My knowledge of HIPAA helped me out. I asked if the other person was the reason for the audit. The IRS official said that she could not divulge that information. That led me to explain that I understood privacy concerns because I am an optometrist, and am familiar with HIPAA. We then got to talking, which ultimately, ended up with her cancelling my audit.
I finally thought that I was rid of her when I learned that my identity was still merged with hers on sites like White Pages and Spokeo. Company representatives said they could not excise her information from mine like the credit agencies had done.
All I could do was totally remove my information from their sites, but there is no guarantee that my information won’t pop up again merged with hers. I may be stuck with this person for the rest of my life.
When I was at the police station filing my ARBO data breach report, I took the additional step of having a personal identity security word issued. I was fearful that if I was ever pulled over, and there was an outstanding warrant on the other person, I could get arrested. This word identifies that I am myself. It is taken seriously. I went on a cruise for my 60th birthday. When I arrived back in the U.S., I was pulled aside by immigration officials, and taken to the front of the passport-control line where I had to give them my security word.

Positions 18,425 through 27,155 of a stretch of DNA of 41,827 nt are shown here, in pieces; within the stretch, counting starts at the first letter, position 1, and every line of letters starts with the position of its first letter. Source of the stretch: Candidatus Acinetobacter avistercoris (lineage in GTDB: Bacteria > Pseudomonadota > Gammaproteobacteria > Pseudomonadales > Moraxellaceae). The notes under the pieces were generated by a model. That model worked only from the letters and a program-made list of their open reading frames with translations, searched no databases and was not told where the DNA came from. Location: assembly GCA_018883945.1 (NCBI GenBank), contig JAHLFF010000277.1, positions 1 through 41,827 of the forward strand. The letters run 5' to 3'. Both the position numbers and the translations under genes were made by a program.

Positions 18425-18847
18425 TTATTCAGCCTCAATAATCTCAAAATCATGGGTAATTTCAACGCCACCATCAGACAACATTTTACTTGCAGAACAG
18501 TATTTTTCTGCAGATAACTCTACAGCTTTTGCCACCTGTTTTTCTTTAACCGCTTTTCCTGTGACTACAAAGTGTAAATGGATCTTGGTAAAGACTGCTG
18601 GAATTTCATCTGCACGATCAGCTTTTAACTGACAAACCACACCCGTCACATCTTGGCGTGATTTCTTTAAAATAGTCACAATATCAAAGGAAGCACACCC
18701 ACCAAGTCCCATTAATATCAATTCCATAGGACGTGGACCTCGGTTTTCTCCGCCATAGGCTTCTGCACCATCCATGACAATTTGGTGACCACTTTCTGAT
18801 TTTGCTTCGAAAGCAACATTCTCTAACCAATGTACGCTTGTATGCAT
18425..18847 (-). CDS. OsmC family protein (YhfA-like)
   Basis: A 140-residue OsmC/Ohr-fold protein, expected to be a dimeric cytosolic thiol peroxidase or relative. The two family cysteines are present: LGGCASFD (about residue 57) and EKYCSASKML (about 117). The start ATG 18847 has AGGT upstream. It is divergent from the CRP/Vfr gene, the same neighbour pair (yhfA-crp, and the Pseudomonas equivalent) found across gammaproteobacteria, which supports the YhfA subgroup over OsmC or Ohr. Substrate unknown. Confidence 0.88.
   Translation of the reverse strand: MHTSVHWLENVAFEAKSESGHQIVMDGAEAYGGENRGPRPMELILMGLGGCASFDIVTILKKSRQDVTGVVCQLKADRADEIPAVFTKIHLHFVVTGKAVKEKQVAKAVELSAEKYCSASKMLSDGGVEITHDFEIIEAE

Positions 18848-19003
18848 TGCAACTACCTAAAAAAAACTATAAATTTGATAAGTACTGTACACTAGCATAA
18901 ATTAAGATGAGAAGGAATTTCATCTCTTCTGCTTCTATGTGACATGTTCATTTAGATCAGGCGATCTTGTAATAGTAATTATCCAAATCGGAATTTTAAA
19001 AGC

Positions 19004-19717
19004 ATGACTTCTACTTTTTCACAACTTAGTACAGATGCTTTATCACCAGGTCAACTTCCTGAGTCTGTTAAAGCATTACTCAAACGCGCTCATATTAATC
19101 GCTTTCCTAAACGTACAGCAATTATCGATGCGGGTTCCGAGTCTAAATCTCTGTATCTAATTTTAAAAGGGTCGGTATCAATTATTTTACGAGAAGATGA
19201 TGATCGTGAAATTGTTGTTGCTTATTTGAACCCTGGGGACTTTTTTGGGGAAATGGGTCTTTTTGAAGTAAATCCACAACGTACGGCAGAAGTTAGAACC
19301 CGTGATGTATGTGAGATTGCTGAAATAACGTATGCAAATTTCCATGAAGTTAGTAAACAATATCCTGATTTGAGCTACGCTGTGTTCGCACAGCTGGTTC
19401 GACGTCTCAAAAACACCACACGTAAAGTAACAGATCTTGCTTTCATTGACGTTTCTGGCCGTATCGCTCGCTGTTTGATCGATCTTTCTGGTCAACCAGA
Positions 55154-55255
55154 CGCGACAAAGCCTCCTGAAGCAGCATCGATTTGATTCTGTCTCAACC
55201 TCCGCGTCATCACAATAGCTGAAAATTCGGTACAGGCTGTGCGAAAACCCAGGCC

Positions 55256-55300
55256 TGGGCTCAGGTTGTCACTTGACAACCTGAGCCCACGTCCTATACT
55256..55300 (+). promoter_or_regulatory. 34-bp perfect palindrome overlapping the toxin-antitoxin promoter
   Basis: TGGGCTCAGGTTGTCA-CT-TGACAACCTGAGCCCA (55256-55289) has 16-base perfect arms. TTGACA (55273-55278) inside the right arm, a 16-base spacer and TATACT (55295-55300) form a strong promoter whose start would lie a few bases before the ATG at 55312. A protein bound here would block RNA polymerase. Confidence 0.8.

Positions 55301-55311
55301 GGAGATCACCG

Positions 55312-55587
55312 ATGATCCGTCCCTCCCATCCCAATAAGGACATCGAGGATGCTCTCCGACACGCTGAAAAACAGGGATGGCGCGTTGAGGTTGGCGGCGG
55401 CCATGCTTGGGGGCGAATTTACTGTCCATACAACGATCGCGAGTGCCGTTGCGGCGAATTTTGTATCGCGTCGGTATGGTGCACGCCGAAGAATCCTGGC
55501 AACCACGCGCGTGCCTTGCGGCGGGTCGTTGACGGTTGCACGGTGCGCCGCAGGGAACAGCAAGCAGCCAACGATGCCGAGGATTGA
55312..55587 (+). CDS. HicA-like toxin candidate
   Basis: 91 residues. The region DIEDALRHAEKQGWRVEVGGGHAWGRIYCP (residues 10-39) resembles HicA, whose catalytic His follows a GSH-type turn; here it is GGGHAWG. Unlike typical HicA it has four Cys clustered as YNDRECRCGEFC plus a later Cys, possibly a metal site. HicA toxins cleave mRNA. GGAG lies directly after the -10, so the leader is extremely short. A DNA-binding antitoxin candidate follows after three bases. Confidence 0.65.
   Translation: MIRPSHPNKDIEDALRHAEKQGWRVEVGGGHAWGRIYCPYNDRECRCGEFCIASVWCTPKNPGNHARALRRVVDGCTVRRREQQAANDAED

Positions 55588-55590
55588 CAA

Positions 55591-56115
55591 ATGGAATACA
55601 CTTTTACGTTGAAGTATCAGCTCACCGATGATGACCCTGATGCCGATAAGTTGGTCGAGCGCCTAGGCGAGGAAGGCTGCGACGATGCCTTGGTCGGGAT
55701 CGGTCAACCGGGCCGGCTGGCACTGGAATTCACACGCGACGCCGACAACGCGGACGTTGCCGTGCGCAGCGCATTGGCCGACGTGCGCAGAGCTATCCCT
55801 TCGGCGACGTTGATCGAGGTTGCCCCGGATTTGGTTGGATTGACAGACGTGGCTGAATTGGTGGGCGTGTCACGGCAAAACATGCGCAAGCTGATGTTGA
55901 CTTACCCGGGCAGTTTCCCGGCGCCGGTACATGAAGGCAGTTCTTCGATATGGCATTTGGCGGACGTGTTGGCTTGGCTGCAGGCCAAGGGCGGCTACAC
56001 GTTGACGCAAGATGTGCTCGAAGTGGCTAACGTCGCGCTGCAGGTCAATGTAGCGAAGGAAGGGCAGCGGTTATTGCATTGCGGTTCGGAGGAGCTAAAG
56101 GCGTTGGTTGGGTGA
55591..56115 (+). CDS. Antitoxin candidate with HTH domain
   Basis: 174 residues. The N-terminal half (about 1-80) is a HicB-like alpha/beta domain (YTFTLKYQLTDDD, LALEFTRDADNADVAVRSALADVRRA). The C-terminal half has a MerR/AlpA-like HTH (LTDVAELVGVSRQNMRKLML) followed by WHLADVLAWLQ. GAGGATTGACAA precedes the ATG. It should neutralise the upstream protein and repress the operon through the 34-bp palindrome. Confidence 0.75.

New Dangers = New Need for Enhanced Data Security
To avoid your patients experiencing the same difficulties I experienced, and to avoid having your practice becoming liable for HIPAA violations, we must be careful in how we store and handle patient information, whether it be their credit information, health-insurance information or personal health record. You do not want to be responsible for their information ending up in the wrong hands.
From the ROB article, “Key Steps to Increasing Your HIPAA Compliance”:
• Make sure that every computer in your office has a password that is required for log in, and that passwords are not shared, unless absolutely necessary. Many passwords, such as those used to log in for insurance verification, have to be shared. Employees should be trained on the importance, and consequences to them personally, of sharing those passwords with anyone outside of the practice staff.
• Set computers to lock out after a few minutes of inactivity, and require a password to log back in.
• Train employees to lock computers after walking away every time.
• Cross-shred all paperwork that has protected health information (PHI) instead of throwing it into the trash.
• Have patients sign a release waiver before providers discuss medical information with anyone not directly involved with their care.
• Don’t discuss any protected health information in public spaces.
Diane Palombi, OD, retired now, is the former owner of Palombi Vision Center in Wentzville, Mo. To contact her: firstname.lastname@example.org